Auburn University researcher: Nanomaterials could make pesticide use more efficient, sustainable

Auburn University researcher: Nanomaterials could make pesticide use more efficient, sustainable
No more than a quarter, and potentially much less, of conventional pesticides reach their targets, researchers say. Auburn University's Dengjun "Kevin" Wang is among those working toward nanopesticides that would be better targeted, more effective at boosting crop yields and less harmful to the environment, pollinators and livestock. (Getty Images)

While nearly 4 million tons of conventional pesticides are used annually, only a small amount — 1% to 25% — reach the target organisms, leaving a large proportion released into the environment as a potential hazard. This is a result of factors such as spray drift, rolling down, dust drift and leaching.

Non-target organisms such as agricultural animals, bees, birds and other pollinators are negatively affected.

The ineffective control of pests and plant diseases because of the low-use efficiency of conventional pesticides can account for 20% to 40% of global crop losses, causing an economic hit of about $220 billion per year. These losses, combined with global climate changes and escalating land degradation — along with other global change stresses — are likely to exacerbate these losses in coming years.

The solution to these problems might be a material 10,000 times smaller than the width of a single human hair — a nanomaterial.

“Nanomaterials with exceptional ability to encapsulate and deliver pesticidal active ingredients in a controlled, targeted and synchronized manner may offer new opportunities to increase pesticide efficiency when compared with conventional pesticides,” said Dengjun “Kevin” Wang, an assistant professor of aquatic chemistry in the Auburn University College of Agriculture’s School of Fisheries, Aquaculture and Aquatic Sciences.

Dengjun “Kevin” Wang, an Auburn University assistant professor of aquatic chemistry, is the lead author of a paper published in the journal Nature Nanotechnology titled “Nano-enabled pesticides for sustainable agriculture and global food security.” (contributed)

Wang is the lead author of a paper published recently in the journal Nature Nanotechnology titled “Nano-enabled pesticides for sustainable agriculture and global food security.” Nature Nanotechnology is a leading peer-reviewed scientific journal published by Nature Publishing Group.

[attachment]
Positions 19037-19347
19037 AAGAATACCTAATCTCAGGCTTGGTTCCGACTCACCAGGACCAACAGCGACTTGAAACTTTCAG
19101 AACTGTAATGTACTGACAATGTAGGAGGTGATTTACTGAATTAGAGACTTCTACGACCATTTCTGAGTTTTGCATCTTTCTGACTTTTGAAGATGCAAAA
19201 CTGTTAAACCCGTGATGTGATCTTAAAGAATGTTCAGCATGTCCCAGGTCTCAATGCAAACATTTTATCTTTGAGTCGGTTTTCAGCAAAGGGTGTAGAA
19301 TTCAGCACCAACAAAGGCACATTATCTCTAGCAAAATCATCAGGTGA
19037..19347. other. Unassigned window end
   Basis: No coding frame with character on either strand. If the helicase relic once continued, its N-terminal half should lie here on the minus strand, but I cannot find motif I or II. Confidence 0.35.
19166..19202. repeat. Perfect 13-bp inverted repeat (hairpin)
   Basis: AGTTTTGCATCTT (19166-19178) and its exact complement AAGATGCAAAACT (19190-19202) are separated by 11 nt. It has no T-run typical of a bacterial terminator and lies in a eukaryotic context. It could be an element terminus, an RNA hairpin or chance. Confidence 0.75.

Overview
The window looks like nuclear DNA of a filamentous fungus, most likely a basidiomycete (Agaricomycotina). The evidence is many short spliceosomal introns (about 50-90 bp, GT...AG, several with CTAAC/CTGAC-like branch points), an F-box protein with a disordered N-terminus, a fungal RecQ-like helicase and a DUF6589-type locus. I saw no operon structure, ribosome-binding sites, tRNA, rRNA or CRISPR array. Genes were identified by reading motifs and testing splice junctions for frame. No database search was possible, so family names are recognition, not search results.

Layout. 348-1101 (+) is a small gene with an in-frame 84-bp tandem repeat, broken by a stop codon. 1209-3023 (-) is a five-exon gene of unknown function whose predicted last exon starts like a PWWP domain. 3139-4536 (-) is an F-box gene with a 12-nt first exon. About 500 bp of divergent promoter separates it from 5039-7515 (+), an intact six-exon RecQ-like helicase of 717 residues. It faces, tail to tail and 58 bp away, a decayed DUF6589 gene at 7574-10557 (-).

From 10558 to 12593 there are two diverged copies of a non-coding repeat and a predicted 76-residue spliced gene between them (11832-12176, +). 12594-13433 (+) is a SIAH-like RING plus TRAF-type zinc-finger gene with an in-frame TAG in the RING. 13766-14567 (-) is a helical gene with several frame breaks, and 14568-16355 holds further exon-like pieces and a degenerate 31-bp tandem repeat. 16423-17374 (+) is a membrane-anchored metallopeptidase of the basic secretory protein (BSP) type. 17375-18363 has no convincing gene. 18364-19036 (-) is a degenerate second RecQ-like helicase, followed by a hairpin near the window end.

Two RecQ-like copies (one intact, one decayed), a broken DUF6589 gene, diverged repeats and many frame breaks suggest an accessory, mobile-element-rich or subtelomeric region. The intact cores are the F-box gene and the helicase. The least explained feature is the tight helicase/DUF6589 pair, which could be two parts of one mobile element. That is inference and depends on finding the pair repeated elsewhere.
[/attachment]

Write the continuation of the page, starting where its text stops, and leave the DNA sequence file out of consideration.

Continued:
“Due to their small size, large surface area and high tunability, nanomaterials can act as nanocarriers to encapsulate pesticidal active ingredients or AIs,” Wang said. “The encapsulated nanopesticides can deliver AIs based on crop needs and abiotic stresses in a controlled, targeted and synchronized manner. This will not only increase the use efficiency of nanopesticides but also minimize potential hazards due to AI loss to the environment.”

Researchers say studies show that nanopesticides are 31.5% more efficient against target organisms – pests – and 43.1% less toxic toward non-target organisms, such as pollinators and livestock, than conventional pesticides. (Getty Images)

Wang and his co-authors’ analysis shows that, compared with conventional pesticides, the overall efficiency of nanopesticides against target organisms is 31.5% higher (314 studies), including an 18.9% increased efficacy in field trials (47 studies). The toxicity of nanopesticides toward non-target organisms is 43.1% lower (59 studies), highlighting a decrease in collateral damage to the environment.

The premature loss of AIs prior to reaching target organisms is reduced by 41.4%, paired with a 22.1% lower leaching potential of AIs in soils.

“Nanopesticides also render other benefits, including enhanced foliar adhesion, improved crop yield and quality, and controlled release of AIs in a rapidly changing climate,” Wang said. “These benefits, if harnessed, can promote higher crop yields and thus contribute toward sustainable agriculture and global food security.”

The next steps in the research, Wang said, are to seek seed funds to support field trials of nanopesticides for pest and pathogen control, patent nanopesticides if field-trial findings are promising and, if so, seek industry partners.

“Nanotechnology also has the great potential to develop nanofertilizer and nanovaccines for applications in agriculture, aquaculture and beyond,” he said.

This story originally appeared on Auburn University’s website.

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